- Ale´ is excellent at drawing and sculpting using playdough.
- Both boys are fluent in two languages – Russian and English.
- Both of them know well the letters of each alphabet. Ale´ reads in Russian (which is phonetic language) and reads well the phonics books through Level 3 in English. Eleon can read well small words in both languages.
- They are great with their arithmetics as well — not only counting, but having good understanding of addition and subtraction operations.
- Both boys spend a lot of time outdoors, good hikers and good for their age rock climbers. Ale´ attends forest school, where children hike and play outdoors 3 days a week for 5.5 hours in any weather. Eleon attends forest school less frequently as he loves hang out home helping grandma in the kitchen or garden. :). Both boys are physically fit, have good endurance of elements and very confident with the use of their bodies.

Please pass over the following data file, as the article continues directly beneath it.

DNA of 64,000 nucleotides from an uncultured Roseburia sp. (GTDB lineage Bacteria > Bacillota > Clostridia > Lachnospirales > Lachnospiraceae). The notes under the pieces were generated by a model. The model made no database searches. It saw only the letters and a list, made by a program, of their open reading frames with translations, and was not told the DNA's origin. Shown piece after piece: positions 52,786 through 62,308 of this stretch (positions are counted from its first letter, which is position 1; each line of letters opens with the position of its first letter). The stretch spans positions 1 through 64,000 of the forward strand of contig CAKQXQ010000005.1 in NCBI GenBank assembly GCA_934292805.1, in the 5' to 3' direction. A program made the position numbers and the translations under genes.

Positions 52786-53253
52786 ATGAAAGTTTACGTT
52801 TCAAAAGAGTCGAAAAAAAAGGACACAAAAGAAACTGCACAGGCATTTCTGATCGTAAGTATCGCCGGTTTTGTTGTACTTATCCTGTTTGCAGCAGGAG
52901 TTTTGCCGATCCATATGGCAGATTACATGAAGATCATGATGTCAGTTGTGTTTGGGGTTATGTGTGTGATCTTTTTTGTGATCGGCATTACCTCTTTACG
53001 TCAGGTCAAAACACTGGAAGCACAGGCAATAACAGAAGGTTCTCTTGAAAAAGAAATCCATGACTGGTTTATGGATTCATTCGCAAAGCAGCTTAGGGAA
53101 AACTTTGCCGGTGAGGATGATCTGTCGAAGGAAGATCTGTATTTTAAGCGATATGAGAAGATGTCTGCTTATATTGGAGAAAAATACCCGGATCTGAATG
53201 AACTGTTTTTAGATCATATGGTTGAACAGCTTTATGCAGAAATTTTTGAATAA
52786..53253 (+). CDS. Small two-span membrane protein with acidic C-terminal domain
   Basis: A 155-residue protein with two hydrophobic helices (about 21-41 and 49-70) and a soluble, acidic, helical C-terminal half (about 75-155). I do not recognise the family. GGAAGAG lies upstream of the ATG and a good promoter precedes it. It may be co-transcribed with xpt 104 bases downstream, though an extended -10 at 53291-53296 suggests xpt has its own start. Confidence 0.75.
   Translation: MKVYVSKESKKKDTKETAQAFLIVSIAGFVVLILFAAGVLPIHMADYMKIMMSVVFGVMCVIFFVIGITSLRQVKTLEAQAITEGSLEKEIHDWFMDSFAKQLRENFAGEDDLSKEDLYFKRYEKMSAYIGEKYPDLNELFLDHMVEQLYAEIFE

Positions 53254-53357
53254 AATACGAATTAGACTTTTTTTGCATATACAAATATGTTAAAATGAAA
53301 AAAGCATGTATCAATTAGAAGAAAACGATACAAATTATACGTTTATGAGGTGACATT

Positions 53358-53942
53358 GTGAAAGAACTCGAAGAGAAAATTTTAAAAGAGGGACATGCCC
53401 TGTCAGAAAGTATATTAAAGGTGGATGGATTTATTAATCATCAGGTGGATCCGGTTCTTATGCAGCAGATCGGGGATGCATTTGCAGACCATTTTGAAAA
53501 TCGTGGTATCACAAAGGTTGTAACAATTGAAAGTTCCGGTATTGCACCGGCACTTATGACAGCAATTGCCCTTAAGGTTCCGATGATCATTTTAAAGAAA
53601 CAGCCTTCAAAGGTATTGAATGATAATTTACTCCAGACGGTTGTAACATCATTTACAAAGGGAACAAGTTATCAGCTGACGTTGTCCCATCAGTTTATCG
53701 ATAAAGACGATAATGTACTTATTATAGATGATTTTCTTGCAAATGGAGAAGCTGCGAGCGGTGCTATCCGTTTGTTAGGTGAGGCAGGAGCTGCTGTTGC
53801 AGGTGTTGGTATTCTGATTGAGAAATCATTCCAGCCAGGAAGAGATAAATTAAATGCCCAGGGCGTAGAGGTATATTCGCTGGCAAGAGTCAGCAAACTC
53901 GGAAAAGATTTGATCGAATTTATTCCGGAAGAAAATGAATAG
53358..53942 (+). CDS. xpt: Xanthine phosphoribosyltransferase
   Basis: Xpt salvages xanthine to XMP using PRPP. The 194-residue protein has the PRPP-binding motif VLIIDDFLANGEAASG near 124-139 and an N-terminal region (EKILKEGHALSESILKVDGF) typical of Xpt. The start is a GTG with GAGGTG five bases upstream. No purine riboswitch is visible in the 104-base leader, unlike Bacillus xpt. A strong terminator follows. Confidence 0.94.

- Most importantly, from our point of view, is that they continue to retain interest towards learning of new things. And they have a lot of confidence that stems from having real life skills where they feel themselves equal to a grown up.
If you are interested, I’ll keep you posted on how we are doing as we go through this journey. I’ll share separately about our homeschooling approach, as it is different for each family that chooses this route.
As always, thanks for reading, and I hope you enjoyed the post or found it useful in some way.